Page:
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OPED | Thursday, July 9, 2009 | Print | Close


Waging war on Taliban

Hiranmay Karlekar

Whether Pakistan wins or not, India stands to lose

New Delhi needs to work out its response to either of the two outcomes the Pakistani Army’s ongoing offensive against the Taliban can have — failure or success. Failure may not manifest itself in the form of a defeated Pakistani Army suing for peace but the current offensive losing its steam and the Taliban regrouping and coming back to the areas from which they have been expelled. This would in effect mean a return to the pre-offensive situation in these where Taliban had terrorised the population and imposed a savage, medieval order with the Army and the Government watching passively. The possibility can hardly be ruled out given the way in which the offensives in Swat and Buner, which began on April 28 and May 8, 2009 respectively, have proceeded. In both districts of Pakistan’s North-West Frontier Province, the military’s early claims of success and predictions of a quick rout of the Taliban have been repeatedly belied. Clashes continue even now.

Should the offensive fail, the jihadi elements, who have a substantial presence in Pakistan’s Army and principal intelligence/covert operations agency, the Inter-Services Intelligence Directorate, and who are now lying low, will begin to reassert themselves. The modernist and professional elements spearheading the current offensive under the leadership of the Chief of Army Staff, General Parvez Ashraf Kayani, will be thoroughly demoralised. In such a situation, it will be a matter of time before the Taliban take over the country and gain access to its nuclear arsenal. For India, this will trigger a steep escalation in Islamabad’s proxy war against it through the instrumentality of terrorist organisations like the Lashkar-e-Tayyeba and the Jaish-e-Mohammed, which remain very much intact despite being formally banned.

The failure of the Pakistani Army’s offensive may also be followed by direct military intervention, by way of an extension of the war in Afghanistan, by the United States and allied countries, against a Taliban takeover of Pakistan. For, neither the US, nor countries like the Soviet Union, Britain, and even China, can fail to realise that such a takeover would mean Pakistan turning into an Al Qaeda base and the staging ground of terrorist strikes, backed by nuclear blackmail, all over the world, and posing an immediate survival threat to the regime in Afghanistan.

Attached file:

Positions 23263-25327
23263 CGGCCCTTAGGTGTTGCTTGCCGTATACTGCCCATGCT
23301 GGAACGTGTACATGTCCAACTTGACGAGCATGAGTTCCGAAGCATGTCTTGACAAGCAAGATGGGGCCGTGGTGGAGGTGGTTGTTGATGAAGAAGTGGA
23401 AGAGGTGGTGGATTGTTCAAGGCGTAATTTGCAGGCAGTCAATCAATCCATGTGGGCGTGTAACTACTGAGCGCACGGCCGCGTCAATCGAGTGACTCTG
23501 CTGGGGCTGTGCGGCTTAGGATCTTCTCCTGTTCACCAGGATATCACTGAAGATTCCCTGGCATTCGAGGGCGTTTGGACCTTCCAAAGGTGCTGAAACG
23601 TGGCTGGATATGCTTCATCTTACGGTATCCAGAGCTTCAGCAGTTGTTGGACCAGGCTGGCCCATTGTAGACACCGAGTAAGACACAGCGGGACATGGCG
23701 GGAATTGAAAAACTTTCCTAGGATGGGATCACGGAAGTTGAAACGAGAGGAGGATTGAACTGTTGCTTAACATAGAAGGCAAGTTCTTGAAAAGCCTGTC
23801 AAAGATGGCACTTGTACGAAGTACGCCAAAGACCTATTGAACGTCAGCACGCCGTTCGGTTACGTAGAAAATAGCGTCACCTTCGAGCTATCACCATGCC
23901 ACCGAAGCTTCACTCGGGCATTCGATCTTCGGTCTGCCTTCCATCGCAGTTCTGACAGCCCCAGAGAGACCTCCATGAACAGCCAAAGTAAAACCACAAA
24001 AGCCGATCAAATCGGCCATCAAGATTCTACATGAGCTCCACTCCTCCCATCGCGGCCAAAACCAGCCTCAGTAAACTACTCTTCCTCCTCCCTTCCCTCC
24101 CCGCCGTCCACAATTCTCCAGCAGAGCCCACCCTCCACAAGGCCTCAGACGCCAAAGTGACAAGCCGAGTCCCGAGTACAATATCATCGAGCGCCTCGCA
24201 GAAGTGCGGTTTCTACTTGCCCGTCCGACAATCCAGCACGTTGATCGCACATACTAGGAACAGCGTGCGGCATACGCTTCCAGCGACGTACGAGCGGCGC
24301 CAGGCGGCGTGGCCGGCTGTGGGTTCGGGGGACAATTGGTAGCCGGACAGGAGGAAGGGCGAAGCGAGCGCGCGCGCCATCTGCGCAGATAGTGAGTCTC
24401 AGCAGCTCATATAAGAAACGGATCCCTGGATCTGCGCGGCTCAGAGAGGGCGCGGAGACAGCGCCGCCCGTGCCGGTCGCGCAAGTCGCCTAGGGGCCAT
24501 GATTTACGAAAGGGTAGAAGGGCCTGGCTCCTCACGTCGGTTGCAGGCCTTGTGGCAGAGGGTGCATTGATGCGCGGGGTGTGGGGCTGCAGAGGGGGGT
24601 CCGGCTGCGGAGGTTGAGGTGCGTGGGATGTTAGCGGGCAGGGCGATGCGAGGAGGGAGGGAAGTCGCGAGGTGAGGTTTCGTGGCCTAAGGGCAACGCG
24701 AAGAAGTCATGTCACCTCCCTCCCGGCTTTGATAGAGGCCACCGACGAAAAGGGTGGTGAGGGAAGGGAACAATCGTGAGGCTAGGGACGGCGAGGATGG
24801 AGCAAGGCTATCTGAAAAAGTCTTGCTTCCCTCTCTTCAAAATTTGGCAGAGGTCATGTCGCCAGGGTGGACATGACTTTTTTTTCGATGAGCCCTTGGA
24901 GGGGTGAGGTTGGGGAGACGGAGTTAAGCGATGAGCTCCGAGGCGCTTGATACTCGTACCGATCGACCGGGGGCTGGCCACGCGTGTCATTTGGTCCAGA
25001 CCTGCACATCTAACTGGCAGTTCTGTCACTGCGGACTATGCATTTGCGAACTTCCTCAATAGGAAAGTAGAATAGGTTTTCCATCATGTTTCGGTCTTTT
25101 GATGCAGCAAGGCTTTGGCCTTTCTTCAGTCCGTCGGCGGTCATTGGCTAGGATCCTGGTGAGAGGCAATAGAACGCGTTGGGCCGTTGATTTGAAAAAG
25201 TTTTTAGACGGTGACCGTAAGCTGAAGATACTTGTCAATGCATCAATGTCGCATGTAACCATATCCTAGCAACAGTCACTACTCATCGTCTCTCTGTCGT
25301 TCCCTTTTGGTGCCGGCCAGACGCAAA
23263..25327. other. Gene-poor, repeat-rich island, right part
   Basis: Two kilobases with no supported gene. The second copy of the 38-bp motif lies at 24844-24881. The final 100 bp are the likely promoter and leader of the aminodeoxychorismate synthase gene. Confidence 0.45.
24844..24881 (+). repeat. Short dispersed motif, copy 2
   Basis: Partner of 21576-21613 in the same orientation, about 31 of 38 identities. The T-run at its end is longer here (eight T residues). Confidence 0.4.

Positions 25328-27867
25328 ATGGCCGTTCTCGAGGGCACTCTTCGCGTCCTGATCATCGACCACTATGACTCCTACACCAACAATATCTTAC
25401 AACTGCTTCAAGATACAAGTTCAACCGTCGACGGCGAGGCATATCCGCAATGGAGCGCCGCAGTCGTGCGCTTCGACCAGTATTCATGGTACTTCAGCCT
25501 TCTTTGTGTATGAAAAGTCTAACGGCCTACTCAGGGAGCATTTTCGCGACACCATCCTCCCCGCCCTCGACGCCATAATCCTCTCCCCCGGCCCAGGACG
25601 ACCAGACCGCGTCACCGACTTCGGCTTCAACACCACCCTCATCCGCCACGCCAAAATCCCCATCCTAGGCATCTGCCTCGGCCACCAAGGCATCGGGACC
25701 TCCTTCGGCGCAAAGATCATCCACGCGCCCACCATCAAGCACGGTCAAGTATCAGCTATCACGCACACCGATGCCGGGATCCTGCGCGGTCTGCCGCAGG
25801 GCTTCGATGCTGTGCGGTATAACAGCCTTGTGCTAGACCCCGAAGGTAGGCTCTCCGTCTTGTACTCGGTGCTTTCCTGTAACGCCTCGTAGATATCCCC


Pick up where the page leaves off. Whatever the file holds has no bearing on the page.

Should the Pakistani Army’s offensive succeed, Islamabad will demand form Washington, as a reward for services rendered against a common enemy, US pressure on India for a settlement of the Kashmir issue in its favour. To force Washington’s hand, it may step up sharply its unconventional war against this country and hold up the bogey of a nuclear conflict should India react sharply. Judging by Washington’s traditional weakness for Islamabad and the way the Obama Administration has showered it with aid, Pakistan may well have its way. Thus, whichever way the offensive goes, India must prepare to face a sharp escalation of Pakistan’s unconventional war against it and must focus on two aspects.

The first is reinforcing the institutional and operational infrastructure to combat terrorism. It has implemented and is in the process of implementing, a number of important measures planned in the aftermath of the terrorist attack on Mumbai on November 26 last year. These cover a wide range from reinforcing coastal security, to the setting up of hubs for the National Security Guards in cities like Mumbai, Kolkata, Bangalore and Hyderabad, the creation of a National Investigation Agency and a tightening up of anti-terrorism laws, but are essentially defensive in nature. Terrorism can never be combated successfully without inflicting an unbearably high cost on those perpetrating it. India has so far been trying to do so primarily through diplomatic means, which have not worked the way New Delhi had wished. This leaves it with unconventional warfare, in which India must acquire deterrent capability, including that of staging a 26/11 type of attack on a city like Karachi.

Simultaneously, New Delhi must consider what it should do to ensure that the major war next door, which will follow if the US and its allies intervene militarily, does not affect its critical regional and global interests, which includes having a friendly regime in Afghanistan and an end to Islamabad’s continuing unconventional war against it.


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